Album Review: Seafret – Monsters EP

By on Wednesday, 5th September 2018 at 12:00 pm
 

A 2-year hiatus for the Bridlington duo Seafret will come to an end with the release of a new four-track EP this Friday. ‘Monsters’ shows a rawer side to Jack Sedman and Harry Draper that was hinted at on their 2016 debut album ‘Tell Me It’s Real’ but was not fully disclosed then.

The EP opens with the title track, which instantly sets a moody and mysterious vibe, created through the use of minor chromatic guitar descents, leaving you unsure of what is to come. This moodiness becomes even more dramatic with the addition of low stabs on the piano that reverberate under the vocals and guitar. It’s a successful theatrical opening to the record, creating suspense in subtle and clever ways and avoiding becoming gimmicky.

The pace picks up with second track ‘Can’t Look Away’ which starts acoustically and gently, but then goes on to explode into an electric chorus, heavy with accented drumbeats and sustained guitar twangs. The song is powerful and a great contrast to the previous track, but something feels missing. By the end of the tune, the verses and choruses are over-repeated and even with the stripped-back bridge that offers some respite, there is not enough variation or climatic tension to really elevate the song. It’s a slight let down when compared to an EP that has so much emotion and raw edge to it. One has to ask, have Seafret dug deep enough in themselves for this track?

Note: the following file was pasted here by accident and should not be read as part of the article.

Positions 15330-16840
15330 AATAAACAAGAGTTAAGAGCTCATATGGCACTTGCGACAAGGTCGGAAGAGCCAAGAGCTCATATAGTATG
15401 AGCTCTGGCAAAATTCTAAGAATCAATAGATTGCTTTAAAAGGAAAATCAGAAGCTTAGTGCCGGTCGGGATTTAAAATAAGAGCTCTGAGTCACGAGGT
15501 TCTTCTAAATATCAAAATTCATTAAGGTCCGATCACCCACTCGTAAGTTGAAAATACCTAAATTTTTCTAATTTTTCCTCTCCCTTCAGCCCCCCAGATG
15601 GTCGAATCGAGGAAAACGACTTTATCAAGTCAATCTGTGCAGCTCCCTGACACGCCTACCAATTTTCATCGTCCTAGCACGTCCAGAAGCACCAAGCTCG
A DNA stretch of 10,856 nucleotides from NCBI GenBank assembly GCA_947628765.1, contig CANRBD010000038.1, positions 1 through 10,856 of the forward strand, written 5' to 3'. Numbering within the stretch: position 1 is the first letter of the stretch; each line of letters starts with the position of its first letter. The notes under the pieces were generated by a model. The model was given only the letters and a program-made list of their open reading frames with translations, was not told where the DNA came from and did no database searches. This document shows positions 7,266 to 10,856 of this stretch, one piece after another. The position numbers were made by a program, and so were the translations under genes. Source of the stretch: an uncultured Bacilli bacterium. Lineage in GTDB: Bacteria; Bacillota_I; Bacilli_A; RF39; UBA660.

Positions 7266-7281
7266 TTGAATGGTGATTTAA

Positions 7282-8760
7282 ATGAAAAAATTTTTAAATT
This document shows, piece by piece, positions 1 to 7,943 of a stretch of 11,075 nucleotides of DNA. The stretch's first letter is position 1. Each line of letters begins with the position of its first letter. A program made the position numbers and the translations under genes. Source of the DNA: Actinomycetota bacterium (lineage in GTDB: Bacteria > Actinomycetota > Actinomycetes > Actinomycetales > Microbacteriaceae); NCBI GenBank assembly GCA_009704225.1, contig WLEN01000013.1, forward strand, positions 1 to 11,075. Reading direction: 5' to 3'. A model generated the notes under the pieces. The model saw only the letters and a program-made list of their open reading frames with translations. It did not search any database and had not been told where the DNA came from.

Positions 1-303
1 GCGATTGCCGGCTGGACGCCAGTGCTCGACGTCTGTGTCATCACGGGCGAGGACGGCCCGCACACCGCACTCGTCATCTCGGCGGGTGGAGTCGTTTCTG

Fortunately, ‘Bad Blood’, the third track of Seafret’s EP, makes up for what ‘Can’t Look Away’ lacks in depth. It’s here that we really hear Sedman’s talent for expressive vocals. Again, the duo has favoured subtlety to express emotion, with Sedman not overdoing it on the performance but rather letting the small breaks in his voice and slight dynamic fluctuations do the talking. It’s these small elements that shine on the track and make what is an electric, rock track more intimate and raw.

These subtle elements are also successful in connecting ‘Bad Blood’ to final track ‘Heartless’. Although the two tracks are polar opposites in instrumentation, the clear emotion in ‘Bad Blood’ allows for a smooth flow to the fourth track, undoubtedly the most profound on the EP. ‘Heartless’ itself is acoustic heaven: simple yet seductive in its intimacy. It’s a perfect way to end the EP, showing Seafret at their most vulnerable and leaving the listener wanting more of this raw edge that we heard so brilliantly in three out of four tracks of this EP.

8.5/10

‘Monsters’ will be released this Friday, the 7th of September, on Kobalt. You can catch Seafret on their next English tour later this month, listed here on their official Web site. Our archive of articles on Seafret here on TGTF can be accessed this way.

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